Scoring pathogenicity of variants
The pathogenicity of the variants identified was classified in accordance with the guidelines of the American College of Medical Genetics and Genomics (ACMG) and the terminology recommended was used . Note that the ACGM criteria are conservative and designed for use in clinical evaluation of gene variants in genes already known to cause monogenic forms of disease. In short, variants were considered as “likely benign” if two or more of the following criteria were fulfilled; variant is not segregating with disease, silent variant with no impact on splice-site, allele frequency greater than incidence of disease, not predicted by multiple in silico programs to affect protein. Variants were considered as “likely pathogenic” if three or more of the following criteria were fulfilled; variant only found in cases, variant segregates with disease (minimum three individuals, in two generations not being siblings), variant is predicted by two in silico programs to affect protein, variant changes the protein-length or is a loss-of-function mutation. Variants that could not be classified into either of these two were scored as “uncertain significance”.
Immunohistochemical (IHC) staining for detection of APP, Aβ and SORL1 were performed on 5 μm sections from formalin fixed paraffin embedded (FFPE)-tissue from cerebellum, frontal cortex and hippocampus from two post mortem AD cases from PED.25, four sporadic AD cases (no family history of dementia) and four controls (without pathological neurodegeneration). The sporadic AD cases and controls were matched to the two PED.25 family-members for age at death and gender, and Sanger-sequenced over the region of the PED.25 SORL1-variation, c.3907C > T, was performed to confirm a wild-type genotype. Staining with haematoxylin and eosin, luxol fast blue, Congo and Bielschowsky’s silver stain was performed according to standard procedures. Further immunohistochemical analysis of SORL1 was performed on hippocampal sections from ten additional sporadic AD cases and ten controls. For every staining occasion, one slide was stained without primary antibody (only antibody diluent in the primary antibody step) to serve as a negative control. Relevant positive controls were run in parallel. The slides were anonymized and evaluated semi quantitatively by two individuals independently. Specification of the antibodies used is available in Additional file 2: Table S1.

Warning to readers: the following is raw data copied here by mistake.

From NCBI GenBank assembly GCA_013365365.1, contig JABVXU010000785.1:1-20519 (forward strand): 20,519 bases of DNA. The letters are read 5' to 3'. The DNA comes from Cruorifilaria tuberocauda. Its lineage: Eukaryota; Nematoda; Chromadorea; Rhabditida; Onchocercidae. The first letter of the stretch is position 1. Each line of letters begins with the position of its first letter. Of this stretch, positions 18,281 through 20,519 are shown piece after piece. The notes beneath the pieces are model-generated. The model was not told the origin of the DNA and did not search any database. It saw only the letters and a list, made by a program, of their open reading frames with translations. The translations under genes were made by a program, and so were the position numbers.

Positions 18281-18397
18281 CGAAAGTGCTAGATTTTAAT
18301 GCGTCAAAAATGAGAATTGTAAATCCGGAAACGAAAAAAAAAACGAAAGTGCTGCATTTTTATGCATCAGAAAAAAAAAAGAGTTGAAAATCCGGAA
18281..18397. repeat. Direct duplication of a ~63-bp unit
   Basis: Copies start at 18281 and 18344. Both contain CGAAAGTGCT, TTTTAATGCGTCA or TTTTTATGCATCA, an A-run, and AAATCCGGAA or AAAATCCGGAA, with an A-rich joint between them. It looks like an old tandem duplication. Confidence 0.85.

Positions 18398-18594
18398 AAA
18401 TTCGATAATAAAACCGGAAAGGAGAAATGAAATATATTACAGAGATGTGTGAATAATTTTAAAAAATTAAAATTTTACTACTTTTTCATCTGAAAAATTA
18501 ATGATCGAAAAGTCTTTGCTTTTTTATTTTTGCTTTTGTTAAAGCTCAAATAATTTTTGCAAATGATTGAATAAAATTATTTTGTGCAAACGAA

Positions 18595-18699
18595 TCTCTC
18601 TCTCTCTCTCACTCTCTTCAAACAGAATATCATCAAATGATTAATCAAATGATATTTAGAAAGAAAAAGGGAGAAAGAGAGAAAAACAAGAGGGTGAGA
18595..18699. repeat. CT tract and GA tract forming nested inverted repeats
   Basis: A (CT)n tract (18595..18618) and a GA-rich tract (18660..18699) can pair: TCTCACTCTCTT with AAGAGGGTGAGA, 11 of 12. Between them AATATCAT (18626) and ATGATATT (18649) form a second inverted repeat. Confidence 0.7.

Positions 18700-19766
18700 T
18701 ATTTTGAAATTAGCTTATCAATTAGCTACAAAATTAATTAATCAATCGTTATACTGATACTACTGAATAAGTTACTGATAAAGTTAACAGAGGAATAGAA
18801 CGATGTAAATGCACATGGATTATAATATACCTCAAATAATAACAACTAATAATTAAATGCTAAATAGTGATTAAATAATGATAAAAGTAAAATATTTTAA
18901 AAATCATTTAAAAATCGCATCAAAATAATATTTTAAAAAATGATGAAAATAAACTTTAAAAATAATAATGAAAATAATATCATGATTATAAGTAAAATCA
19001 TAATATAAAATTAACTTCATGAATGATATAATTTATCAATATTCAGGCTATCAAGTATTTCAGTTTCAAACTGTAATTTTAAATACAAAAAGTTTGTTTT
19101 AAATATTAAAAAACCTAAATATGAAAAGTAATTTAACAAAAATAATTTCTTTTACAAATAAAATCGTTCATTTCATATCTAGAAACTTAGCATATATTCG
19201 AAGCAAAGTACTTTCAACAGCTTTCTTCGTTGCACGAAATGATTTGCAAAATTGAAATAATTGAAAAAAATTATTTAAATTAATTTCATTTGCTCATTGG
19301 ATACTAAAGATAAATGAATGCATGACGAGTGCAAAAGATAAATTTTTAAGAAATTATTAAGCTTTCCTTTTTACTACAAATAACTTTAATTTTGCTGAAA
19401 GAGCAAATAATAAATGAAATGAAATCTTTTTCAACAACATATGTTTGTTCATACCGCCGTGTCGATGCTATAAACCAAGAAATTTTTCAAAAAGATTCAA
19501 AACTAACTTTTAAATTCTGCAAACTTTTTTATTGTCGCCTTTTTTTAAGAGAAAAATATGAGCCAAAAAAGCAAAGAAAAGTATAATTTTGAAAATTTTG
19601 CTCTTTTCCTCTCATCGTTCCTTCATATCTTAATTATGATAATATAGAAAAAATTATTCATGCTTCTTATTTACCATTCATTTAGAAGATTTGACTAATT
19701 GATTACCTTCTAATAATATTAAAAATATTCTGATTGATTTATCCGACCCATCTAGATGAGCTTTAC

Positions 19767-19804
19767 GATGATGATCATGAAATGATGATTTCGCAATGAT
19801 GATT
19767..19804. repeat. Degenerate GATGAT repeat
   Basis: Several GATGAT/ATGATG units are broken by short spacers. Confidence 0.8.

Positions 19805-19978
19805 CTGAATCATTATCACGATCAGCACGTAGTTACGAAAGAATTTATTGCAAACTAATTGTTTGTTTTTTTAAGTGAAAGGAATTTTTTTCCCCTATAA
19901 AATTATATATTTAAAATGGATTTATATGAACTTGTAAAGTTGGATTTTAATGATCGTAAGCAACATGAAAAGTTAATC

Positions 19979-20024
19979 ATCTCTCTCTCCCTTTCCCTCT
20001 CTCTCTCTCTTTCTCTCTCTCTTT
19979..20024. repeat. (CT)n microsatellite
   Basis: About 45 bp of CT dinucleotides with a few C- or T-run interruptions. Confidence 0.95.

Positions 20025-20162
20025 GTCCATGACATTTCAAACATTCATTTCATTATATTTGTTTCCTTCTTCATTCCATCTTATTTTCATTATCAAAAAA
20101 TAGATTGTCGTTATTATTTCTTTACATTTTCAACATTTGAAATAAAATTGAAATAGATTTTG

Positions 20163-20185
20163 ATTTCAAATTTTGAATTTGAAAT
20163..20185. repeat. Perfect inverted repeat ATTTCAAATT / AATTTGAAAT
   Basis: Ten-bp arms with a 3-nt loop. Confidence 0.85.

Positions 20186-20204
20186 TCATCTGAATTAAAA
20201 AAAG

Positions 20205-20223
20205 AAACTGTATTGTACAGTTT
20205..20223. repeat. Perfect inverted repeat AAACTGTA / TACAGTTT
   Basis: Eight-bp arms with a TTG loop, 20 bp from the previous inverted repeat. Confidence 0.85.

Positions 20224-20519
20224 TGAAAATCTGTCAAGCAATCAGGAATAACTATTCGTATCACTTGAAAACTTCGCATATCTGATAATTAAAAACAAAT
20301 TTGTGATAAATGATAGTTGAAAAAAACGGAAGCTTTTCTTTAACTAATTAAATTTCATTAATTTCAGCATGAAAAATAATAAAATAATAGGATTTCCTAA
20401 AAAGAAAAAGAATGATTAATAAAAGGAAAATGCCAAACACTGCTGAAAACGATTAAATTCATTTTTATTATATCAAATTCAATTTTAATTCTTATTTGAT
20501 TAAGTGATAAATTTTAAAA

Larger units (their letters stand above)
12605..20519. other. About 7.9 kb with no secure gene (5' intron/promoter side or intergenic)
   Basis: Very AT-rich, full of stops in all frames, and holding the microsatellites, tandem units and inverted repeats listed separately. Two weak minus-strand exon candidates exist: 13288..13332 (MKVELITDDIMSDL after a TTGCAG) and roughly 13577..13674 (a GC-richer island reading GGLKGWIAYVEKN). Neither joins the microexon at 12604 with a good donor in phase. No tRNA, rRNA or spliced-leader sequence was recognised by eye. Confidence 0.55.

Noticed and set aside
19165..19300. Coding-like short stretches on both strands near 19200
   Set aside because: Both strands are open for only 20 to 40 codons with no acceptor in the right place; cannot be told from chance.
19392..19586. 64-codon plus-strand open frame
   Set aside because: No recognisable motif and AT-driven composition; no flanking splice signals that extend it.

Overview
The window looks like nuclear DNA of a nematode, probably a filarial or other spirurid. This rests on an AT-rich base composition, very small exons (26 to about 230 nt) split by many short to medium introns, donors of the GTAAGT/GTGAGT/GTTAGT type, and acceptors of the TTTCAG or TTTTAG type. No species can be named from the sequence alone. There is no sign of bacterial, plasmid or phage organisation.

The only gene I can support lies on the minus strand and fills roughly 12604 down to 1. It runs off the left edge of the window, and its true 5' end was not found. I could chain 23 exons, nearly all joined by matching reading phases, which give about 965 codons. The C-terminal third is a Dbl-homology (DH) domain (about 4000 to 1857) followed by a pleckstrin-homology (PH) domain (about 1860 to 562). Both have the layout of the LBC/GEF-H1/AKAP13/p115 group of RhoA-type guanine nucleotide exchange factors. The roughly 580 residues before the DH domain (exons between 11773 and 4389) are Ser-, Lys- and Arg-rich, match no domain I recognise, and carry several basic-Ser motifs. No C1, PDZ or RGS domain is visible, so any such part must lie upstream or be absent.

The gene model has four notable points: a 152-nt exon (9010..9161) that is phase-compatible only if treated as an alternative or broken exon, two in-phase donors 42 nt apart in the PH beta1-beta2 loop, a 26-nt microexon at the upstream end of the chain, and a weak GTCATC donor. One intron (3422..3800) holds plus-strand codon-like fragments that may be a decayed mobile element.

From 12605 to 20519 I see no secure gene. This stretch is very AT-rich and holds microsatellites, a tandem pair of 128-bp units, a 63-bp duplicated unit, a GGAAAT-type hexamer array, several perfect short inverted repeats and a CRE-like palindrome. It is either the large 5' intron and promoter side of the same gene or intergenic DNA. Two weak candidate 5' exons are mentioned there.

Detection of interaction between SORL1 and APP in post-mortem brain using in situ proximity ligation assay
To specifically detect protein interaction between SORL1 and APP, Proximity Ligation Assay (PLA) analyses were performed on 5 μm sections from FFPE frontal cortex of human brain from two family members from PED.25, four sporadic AD cases and four controls previously described in the IHC section. The slides were deparaffinized and rehydrated prior to staining. Antigen retrieval was performed by boiling in DIVA (Biocare Medical) in a pressure cooker for 30 min at 110 °C. In situ PLA was performed using Brightfield detection reagents (OLINK Bioscience) according to the manufacturer’s instructions. The primary antibodies used were mouse anti-APP clone 10D1 (IBL 11090) diluted 1/1000 and rabbit anti-SORL1 clone epr14670 (Abcam ab190684) diluted 1/100, incubation overnight at +4 °C. The in situ PLA DNA-probes used were anti-mouse PLUS and anti-rabbit MINUS (OLINK, Bioscience). For every subject, two negative controls were performed by excluding one of the primary antibodies. One positive control for each antibody was performed by adding both PLUS and MINUS probe for the same antibody. Slides were scanned at 40× with a digital slide scanner (250 Flash Scanner, 3D Histech Ltd). Images of frontal cortex layer V were captured as TIFF images in Pannoramic Viewer (3D Histech Ltd). The TIFF images were opened in Duolink Image Tool (Olink, Bioscience) and all pyramidal neuronal cells were manually marked, and the number of PLA signals (APP-SORL1 interaction events) in each marked cell was counted by the system. A minimum of 10 images and 100 cells from each subject were analysed. The average number of PLA signals/neuron was compared between the groups.